Home 54° Across Africa What’s the latest in African politics?

What’s the latest in African politics?

Like every other continent, politics in Africa is usually examined on a country level, as political systems differ from one another and usually experience changes more often. But there are questions often raised as to whether African politics can be understood on the same political spectrum, based off the argument of similar historical patterns of political development in African states. It is a large discussion, one we would rather have another day. For now, let’s bring you the stories influenced by political events across Africa:

In an unprecedented turn of events in Malawi, Pastor turned opposition turned politician, Lazarus Chakwera won a rerun election.

Pastor Lazarus defeated incumbent Peter Mutharika with 58.57% of votes in Tuesday’s poll, making it the first time in Africa’s history that an opposition candidate will beat an incumbent in a rerun election.

Lazarus Chakwera

In February, Malawi’s constitutional court annulled Mutharika’s poll win in May 2019, citing vote tampering – This divided the country along divergent political lines, but the new president has committed to national unity, notwithstanding the political divide.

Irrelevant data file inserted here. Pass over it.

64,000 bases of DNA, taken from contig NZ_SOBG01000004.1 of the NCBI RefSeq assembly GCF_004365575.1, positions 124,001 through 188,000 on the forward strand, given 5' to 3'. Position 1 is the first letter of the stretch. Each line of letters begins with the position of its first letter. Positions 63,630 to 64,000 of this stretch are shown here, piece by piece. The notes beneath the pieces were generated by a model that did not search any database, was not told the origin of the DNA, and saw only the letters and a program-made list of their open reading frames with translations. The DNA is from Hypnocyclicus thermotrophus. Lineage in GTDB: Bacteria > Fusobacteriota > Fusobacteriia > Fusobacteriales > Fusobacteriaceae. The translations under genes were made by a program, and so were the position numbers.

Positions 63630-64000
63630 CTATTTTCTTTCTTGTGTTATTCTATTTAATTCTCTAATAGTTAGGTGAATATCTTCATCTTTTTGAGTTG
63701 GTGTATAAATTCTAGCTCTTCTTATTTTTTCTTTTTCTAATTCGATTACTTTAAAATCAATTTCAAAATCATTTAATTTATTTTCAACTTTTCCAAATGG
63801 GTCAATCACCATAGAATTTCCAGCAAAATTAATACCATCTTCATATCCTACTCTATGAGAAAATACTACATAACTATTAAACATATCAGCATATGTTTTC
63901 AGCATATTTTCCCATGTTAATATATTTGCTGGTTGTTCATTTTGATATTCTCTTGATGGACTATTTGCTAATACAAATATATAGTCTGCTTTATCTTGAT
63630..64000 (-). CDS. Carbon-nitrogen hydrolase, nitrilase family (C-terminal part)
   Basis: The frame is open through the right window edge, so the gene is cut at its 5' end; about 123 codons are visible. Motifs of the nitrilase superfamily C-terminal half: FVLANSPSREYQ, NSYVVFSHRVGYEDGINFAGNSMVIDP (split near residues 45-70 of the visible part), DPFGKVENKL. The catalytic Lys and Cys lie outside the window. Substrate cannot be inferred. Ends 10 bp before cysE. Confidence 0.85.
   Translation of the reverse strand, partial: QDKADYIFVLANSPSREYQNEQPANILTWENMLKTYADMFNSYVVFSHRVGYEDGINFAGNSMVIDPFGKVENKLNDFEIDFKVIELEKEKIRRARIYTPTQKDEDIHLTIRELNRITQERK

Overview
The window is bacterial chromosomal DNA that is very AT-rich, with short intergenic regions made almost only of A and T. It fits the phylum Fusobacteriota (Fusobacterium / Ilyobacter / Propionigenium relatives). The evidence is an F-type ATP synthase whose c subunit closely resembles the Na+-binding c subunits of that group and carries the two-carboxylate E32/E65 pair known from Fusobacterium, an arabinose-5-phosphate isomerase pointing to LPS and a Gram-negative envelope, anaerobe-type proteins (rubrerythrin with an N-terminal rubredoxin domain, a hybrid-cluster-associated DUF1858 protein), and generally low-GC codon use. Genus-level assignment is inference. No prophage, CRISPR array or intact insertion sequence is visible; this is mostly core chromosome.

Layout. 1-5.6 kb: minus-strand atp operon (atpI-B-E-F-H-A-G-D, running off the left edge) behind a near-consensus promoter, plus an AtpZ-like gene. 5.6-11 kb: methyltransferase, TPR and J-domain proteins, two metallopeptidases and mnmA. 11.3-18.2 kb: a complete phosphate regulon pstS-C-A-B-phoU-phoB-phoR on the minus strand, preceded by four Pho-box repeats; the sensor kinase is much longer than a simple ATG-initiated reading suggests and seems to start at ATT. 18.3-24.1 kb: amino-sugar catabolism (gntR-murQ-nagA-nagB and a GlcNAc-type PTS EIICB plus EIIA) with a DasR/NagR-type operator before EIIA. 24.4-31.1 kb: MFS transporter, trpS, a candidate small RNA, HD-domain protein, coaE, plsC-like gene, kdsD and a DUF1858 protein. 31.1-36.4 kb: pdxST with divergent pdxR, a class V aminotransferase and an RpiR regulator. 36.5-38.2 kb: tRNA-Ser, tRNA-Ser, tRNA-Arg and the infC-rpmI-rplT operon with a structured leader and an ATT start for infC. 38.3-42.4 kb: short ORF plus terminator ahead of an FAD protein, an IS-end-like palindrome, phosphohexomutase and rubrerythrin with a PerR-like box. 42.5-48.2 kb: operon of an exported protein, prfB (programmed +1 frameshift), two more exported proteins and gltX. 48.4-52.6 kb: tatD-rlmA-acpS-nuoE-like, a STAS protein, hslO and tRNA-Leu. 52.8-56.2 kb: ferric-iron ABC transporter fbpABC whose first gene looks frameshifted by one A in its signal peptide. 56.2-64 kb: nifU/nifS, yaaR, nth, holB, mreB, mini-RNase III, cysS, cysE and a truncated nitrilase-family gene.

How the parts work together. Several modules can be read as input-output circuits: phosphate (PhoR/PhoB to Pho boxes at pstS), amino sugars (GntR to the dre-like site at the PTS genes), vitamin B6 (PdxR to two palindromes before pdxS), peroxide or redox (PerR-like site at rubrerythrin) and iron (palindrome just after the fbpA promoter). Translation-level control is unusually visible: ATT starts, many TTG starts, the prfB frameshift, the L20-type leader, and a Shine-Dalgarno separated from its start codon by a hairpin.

There’s no cause for fear because I will be your president and my policy for inclusivity means we are building a new Malawi for all of us,” he said.

Chakwera was sworn in alongside his running mate, Saulos Chilima, as vice president.

Saulos Chilima

Chakwera supporters gathered for a fireworks display in the capital Lilongwe, celebrating his victory. With loud cheers and applause they waved Malawi’s red, black and green flag in celebration. Chakwera won with 58.57 percent of the vote, the electoral commission said Saturday.

Other countries in Africa have had elections annulled – it happened in Kenya in 2017, but no opposition won until Chakwera.

The election story across Africa

Elections are an important decider in any country’s history. It is the time when the people exercise their constitutional rights to choose new leaders. A time when politicians test the strength of their followership and the legacies they have built. And 2020 is a year of many elections in Africa.

See table below for elections to hold this year:

Burkina FasoPresident & National AssemblyDue Nov 2020
BurundiPresidentDue 20 May 2020
National Assembly, Local, Collines Senate (indirect)Due 7 Jun 2020
CameroonNational Assembly, Senate & localDue to 9 Feb 2020; postponed from Oct 2019 and late 2018
Central African RepublicPresident27 Dec 2020 (runoff 14 Feb 2021)
ChadNational Assembly & localDue Feb 2020 postponed from late 2019
ComorosParliamentaryDue 19 Jan 2020 (runoff 23 Feb 2021)
EgyptHouse of RepresentativesDue Apr-May 2020
EthiopiaHouse of People’s Representatives, Regional State Councils & localDue May 2020
House of the Federation (indirect, by Regional State Councils)Due 2020
GabonSenateDue Late 2020
GhanaPresident & National AssemblyDue 7 Dec 2020
GuineaNational AssemblyDue 16 Feb 2020; postponed from Jan/Feb 2019
Ivory CoastPresidentDue 31 Oct 2020
MaliNational AssemblyDue May 2020; postponed from 30 Jun 2019
NamibiaRegional Councils & LocalDue Nov 2020